Instead of meditating through Fr Laurence's seminar yesterday, I went to the back of the room, lay on the floor, sleeping, unabashed, exhausted, without discipline.  To small groups he asked What is Necessary, What is Missing.  Others answered faith, other good responses.  I mumbled Discipline.  The facilitator thought that would fall under What is missing, rather than What is necessary.  Whatever.  As always, I was unclear about the question.  In the tea leaves of life, I feel only the learning is important.  Having missed a night's sleep flying in so very late and driving north, squandered the opportunity to hear Fr Laurence.  However, the reminder of the fruit of meditation is never lost when one witnesses the clarity of his mind--like a good knife--his thinking, his humor.  Good to be with meditators again, even if the day was like an anesthetic from which I could not awake.
     Today's not the garden I had in mind, these trees along the Des Plaines.  I'd planned to spend the day with a college mate.  In her busy world, she forgot my coming and I transposed digits in her phone number.  I'm enormously grateful for this perfect garden and its good night's sleep.
     Bristled recently when I heard contemporary buddhist essay say we should be able to respond to what appears to be the most challenging forecasts with an "OK".  (Disagreed--what about suicide?)  The essay stayed with me, perhaps helping me make the shift from looking forward to seeing an old friend, to heading out of town when she wasn't home; going with "what is" rather than what I'd expected.  Ram Dass' "Ahhhh so", returns often, with gratefulness.  No new teachings, just new timing, open ears.
    All fits together perfectly when I make time to reflect.  Finally.
    Never lost on me is the power of gratefulness and prayer... to pray without ceasing...  every thought is a prayer.  Deeply imbedded teachings for which I am ever so grateful.

on her knees again

Fall 2008 - Fond Moments

    Pulling together notable adventures the last few months feels beyond me--waited too long!!  However looking back over my shoulder's often a helpful re: matters of the spirit.  Fun to look back and see what's sifted out of the dramas; what remains memorable, strong, amusing, distasteful, and best of all, helpful and clear...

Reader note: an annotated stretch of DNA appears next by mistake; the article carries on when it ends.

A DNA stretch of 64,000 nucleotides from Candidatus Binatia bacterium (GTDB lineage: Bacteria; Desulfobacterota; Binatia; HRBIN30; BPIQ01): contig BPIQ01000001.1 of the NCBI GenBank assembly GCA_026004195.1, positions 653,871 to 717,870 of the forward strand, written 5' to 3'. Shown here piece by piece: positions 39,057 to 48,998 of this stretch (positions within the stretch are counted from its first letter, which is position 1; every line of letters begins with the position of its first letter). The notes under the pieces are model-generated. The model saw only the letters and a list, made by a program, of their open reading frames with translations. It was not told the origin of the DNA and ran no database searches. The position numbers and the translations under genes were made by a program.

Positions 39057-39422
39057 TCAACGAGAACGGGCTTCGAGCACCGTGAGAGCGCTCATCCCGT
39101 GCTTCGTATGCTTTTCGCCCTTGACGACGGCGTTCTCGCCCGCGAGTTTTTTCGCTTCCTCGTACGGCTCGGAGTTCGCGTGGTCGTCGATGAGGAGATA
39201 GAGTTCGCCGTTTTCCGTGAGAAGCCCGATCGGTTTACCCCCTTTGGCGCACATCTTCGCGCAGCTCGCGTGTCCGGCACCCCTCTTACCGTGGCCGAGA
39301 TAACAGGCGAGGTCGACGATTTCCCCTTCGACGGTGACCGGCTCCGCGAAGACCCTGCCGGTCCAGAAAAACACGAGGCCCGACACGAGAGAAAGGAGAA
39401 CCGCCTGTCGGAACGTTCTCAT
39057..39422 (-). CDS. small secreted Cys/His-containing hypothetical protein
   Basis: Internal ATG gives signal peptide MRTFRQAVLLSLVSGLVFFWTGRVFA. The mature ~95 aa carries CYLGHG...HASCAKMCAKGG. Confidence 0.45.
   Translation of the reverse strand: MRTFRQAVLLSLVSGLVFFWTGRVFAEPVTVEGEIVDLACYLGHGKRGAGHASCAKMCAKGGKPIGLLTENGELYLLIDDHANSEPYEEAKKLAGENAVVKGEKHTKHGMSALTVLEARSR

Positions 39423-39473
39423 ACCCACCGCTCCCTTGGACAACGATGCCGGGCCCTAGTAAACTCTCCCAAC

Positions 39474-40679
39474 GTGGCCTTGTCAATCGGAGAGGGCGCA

Maybe start with last night.  The Courier (local newspaper) sponsored a stop by the Army Field Band and Choir on its Midwest tour, right here in No River city.  "We", the whole area, turned out for the free show at the spiffy new college gym.  I've been surrendering, mellowing for years, for times like this, all part of the decision to regress to the Midwest.  The Northwest's Sedentary Sousa band got me loving bands; the Inland Empire got me going to church.  Now, instead of "outdoor" pursuits, life's filled with "social outings" like tractor parades, church luncheons, funerals, class reunions, nursing home sings, burgoos, even cruise night (once, by accident).  Sewed an 1850s dress to sing in.  For the record, I don't go to ball games yet, or eat regional cholesterol winning "horse or pony shoes"--think gravy and cheese.  Knew it'd be a profoundly complex evening.  Watched myself alternately resist, be manipulated and enjoy.
    Interesting timing, the Field Band concert on the eve of a nasty, divisive election, midst faltering 2008 economy.  I've learned from (two) Illinois Regimental Civil War re-enactment bands-- bands lead men into war.  No accident the Army Field Band tour during the controversial Middle East War.  Who can be dry eyed during a medley of armed forces songs?  Here's to dad, Uncle Bill, grandfathers Art and Chester; most of the men in the local obituaries, and a few women.  (Maybe someday when I'm fully balanced and grounded, I'll listen without tears ... potential thread.)
    What surprised me most, perhaps because the audience was elders who'd been there, who visibly melted, was the jolt I felt at the set of Big Band music.  Zing.  This was the music girls danced with WW2 GIs to, these now white haired men and women of the audience who survived WW2 and the intervening years.  As the gym filled with Tommy Dorsey strains and the audience warmed, vivid scenes from Ken Burn's fall 2007 War documentary scrolled through my mind, especially the voice of the son assuring his Italian mother he was well, right up to his death.